GARDAÍ in Cork investigating an alleged Pay TV fraud are trying to trace where an estimated €2.25 million reaped from the scheme a year is being channeled.
Customers who purchased so-called “dodgy boxes” to get a cable TV service at a fraction of the prices charged by legitimate companies such as Sky and Virgin Media are not being pursued by gardaí.
However, sources said the investigation will focus on a group of people based in the Cork area who distributed boxes to between 15,000 and 20,000 customers across the country.
Seven locations across Cork city were searched by gardaí on Thursday morning, including two business premises. Several “set-top” boxes were seized, along with a large amount of documentation. As a result of the operation, customers who had availed of the cheap service had their connections cut on Thursday. It is understood several businesses were among those affected.
Sky and Virgin Media had made complaints to gardaí under copyright legislation recently in relation to the “dodgy box” service.
The group under investigation are not known to gardaí previously and are all believed to be Irish. No arrests have been made but the investigation continues, with a central plank being to establish where the money earned has been channeled. It is estimated that the alleged fraud has seen Sky and Virgin Media lose out on up to €20 million.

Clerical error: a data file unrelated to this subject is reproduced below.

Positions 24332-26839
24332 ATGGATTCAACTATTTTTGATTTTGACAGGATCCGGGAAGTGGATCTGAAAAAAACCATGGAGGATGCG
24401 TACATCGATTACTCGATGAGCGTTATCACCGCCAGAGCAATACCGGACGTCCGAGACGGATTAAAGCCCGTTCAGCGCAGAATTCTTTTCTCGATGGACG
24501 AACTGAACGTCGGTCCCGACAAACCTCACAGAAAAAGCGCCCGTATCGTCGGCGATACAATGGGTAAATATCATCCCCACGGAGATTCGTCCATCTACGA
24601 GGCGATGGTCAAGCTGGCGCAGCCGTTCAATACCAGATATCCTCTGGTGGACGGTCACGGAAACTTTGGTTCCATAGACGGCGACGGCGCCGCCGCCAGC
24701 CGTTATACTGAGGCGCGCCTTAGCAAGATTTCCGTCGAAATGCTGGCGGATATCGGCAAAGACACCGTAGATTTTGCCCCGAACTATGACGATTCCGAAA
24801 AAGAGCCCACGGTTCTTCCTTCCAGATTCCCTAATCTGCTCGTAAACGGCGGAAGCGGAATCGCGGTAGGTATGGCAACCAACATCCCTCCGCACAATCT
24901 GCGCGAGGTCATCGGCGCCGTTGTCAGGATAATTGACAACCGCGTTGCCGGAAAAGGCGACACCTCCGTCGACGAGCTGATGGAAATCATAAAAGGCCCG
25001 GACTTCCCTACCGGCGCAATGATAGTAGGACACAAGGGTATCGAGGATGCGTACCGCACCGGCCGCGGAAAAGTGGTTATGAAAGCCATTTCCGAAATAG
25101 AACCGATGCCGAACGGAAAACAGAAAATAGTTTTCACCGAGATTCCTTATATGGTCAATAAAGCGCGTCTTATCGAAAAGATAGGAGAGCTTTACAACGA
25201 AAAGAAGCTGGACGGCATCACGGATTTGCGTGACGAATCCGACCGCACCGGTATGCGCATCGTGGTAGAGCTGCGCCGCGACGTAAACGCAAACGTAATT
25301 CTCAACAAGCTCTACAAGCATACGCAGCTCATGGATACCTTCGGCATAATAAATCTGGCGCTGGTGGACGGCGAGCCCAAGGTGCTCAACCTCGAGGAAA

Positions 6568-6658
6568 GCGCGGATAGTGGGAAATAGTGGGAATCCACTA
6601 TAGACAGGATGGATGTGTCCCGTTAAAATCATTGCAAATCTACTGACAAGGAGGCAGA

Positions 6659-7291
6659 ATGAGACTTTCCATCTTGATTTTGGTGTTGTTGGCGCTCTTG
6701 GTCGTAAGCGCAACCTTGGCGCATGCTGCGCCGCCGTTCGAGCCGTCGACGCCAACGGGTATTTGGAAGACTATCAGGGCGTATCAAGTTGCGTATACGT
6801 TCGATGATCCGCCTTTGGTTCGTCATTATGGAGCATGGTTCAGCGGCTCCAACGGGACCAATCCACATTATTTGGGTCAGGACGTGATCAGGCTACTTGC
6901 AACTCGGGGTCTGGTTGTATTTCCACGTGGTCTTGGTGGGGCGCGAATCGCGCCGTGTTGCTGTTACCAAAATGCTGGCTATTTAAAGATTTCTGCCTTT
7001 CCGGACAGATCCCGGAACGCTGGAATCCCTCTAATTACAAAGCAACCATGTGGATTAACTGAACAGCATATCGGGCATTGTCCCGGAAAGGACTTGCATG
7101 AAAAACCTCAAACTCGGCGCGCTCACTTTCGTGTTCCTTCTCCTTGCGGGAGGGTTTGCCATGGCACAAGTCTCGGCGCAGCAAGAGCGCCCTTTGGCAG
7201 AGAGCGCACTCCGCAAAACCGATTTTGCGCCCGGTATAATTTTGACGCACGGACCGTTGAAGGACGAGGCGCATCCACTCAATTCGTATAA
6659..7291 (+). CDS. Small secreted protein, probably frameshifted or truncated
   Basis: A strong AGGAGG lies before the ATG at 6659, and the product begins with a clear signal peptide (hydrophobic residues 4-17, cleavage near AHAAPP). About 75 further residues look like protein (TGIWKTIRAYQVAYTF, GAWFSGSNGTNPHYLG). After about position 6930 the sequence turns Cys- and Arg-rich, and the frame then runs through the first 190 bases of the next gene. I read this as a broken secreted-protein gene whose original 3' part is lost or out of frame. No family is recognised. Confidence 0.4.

Customers were charged approximately €150 per year for the illegal service. One garda source said that more than €2.25 million a year is being made by those behind the operation.
Now, gardaí want to trace where the money is and will be examining documentation seized in Thursday’s operation in a bid to locate it.
The documentation will also be used to establish if there are any other premises which should be searched as part of the operation.
A file will be prepared for the Director of Prosecutions, who will decide if charges will be brought.
The garda operation was backed up by representatives from Virgin Media, Sky TV and Nagra.
The searches were carried out by up to 40 gardaí from the Cork City division, supported by local detectives, local Computer Crime Investigation Unit, Cork city.
In 2017, the European Court of Justice ruled that sale of a multimedia player which enables films that are available illegally on the internet to be viewed easily and for free on a television screen could constitute an infringement of copyright.